Camilla Alexander (1912-2006):
Arcadian Landscape with Odysseus, Palamedes and Telemachus
Framed (ref: 10100)
Tempera on panel in three sections,
45 1/2 by 114 in. (116 x 290 cm) (overall)
Provenance: Provenance: The Artist's house until 2006; Private collection.
The subject is taken from an episode recounted by Apollorus - Odysseus, pretending to be insane, hoping to avoid his fate in the form of the Trojan War, ploughs his fields with salt; Palamedes (hooded) is about to prove that Odysseus is not mad, by putting baby Telemachus in the way of the plough, at which point Odysseus will abandon his pretence.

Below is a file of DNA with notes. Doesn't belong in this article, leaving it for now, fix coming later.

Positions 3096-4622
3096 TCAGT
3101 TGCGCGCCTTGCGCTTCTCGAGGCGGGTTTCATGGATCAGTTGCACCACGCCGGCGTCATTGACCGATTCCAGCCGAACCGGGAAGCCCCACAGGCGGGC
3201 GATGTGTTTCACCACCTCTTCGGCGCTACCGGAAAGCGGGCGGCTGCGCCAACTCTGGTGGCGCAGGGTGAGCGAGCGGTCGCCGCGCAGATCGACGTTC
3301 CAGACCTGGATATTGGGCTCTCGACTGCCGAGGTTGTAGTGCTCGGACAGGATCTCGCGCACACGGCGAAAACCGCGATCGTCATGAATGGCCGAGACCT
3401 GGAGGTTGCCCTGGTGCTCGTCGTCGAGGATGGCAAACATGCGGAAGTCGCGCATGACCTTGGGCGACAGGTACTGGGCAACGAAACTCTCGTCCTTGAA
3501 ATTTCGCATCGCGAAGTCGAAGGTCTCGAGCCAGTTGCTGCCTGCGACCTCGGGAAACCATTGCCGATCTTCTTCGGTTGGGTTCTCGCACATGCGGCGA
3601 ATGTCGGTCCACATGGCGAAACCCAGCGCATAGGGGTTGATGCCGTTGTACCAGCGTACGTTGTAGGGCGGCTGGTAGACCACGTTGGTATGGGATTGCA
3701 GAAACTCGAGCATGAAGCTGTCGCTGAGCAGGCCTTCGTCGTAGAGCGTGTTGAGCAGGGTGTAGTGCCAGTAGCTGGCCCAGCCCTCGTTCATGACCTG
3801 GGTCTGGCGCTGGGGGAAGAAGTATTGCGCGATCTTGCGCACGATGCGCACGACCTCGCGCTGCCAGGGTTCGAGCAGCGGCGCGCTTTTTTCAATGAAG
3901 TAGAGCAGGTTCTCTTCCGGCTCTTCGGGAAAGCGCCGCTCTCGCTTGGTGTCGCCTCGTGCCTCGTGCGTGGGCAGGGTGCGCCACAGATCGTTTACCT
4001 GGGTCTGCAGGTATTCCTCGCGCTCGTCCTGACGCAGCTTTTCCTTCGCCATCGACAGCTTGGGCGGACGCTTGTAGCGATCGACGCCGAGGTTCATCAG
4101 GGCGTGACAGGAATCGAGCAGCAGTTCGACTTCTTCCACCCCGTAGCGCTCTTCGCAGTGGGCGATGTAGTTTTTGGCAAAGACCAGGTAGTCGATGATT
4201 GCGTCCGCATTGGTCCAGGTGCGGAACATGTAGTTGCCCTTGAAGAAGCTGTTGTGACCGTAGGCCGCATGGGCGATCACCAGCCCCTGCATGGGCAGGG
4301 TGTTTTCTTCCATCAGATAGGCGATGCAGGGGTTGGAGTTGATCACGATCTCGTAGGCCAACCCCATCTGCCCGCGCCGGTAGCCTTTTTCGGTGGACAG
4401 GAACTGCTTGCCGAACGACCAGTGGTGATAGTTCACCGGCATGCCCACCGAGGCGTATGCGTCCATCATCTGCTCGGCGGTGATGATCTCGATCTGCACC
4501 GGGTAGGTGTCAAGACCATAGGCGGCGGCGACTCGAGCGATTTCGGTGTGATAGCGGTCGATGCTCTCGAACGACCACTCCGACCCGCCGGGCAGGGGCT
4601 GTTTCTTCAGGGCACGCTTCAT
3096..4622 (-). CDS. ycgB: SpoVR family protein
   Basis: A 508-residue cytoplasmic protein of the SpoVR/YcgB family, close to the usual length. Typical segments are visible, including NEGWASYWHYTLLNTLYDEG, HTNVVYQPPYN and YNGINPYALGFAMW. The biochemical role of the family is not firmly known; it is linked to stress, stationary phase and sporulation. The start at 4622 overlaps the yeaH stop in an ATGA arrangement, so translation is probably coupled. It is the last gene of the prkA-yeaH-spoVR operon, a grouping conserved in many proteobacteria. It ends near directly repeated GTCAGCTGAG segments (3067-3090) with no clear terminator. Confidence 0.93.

Alexander exhibited at the Royal Academy from 1931 onwards, a 19 year old prodigy. She is best know for her sculptures, often of animals and inspired by Grecian myths. This early early work hung in Alexander's house in Cranbrook Kent during her lifetime and was subsequently sold as part of her estate.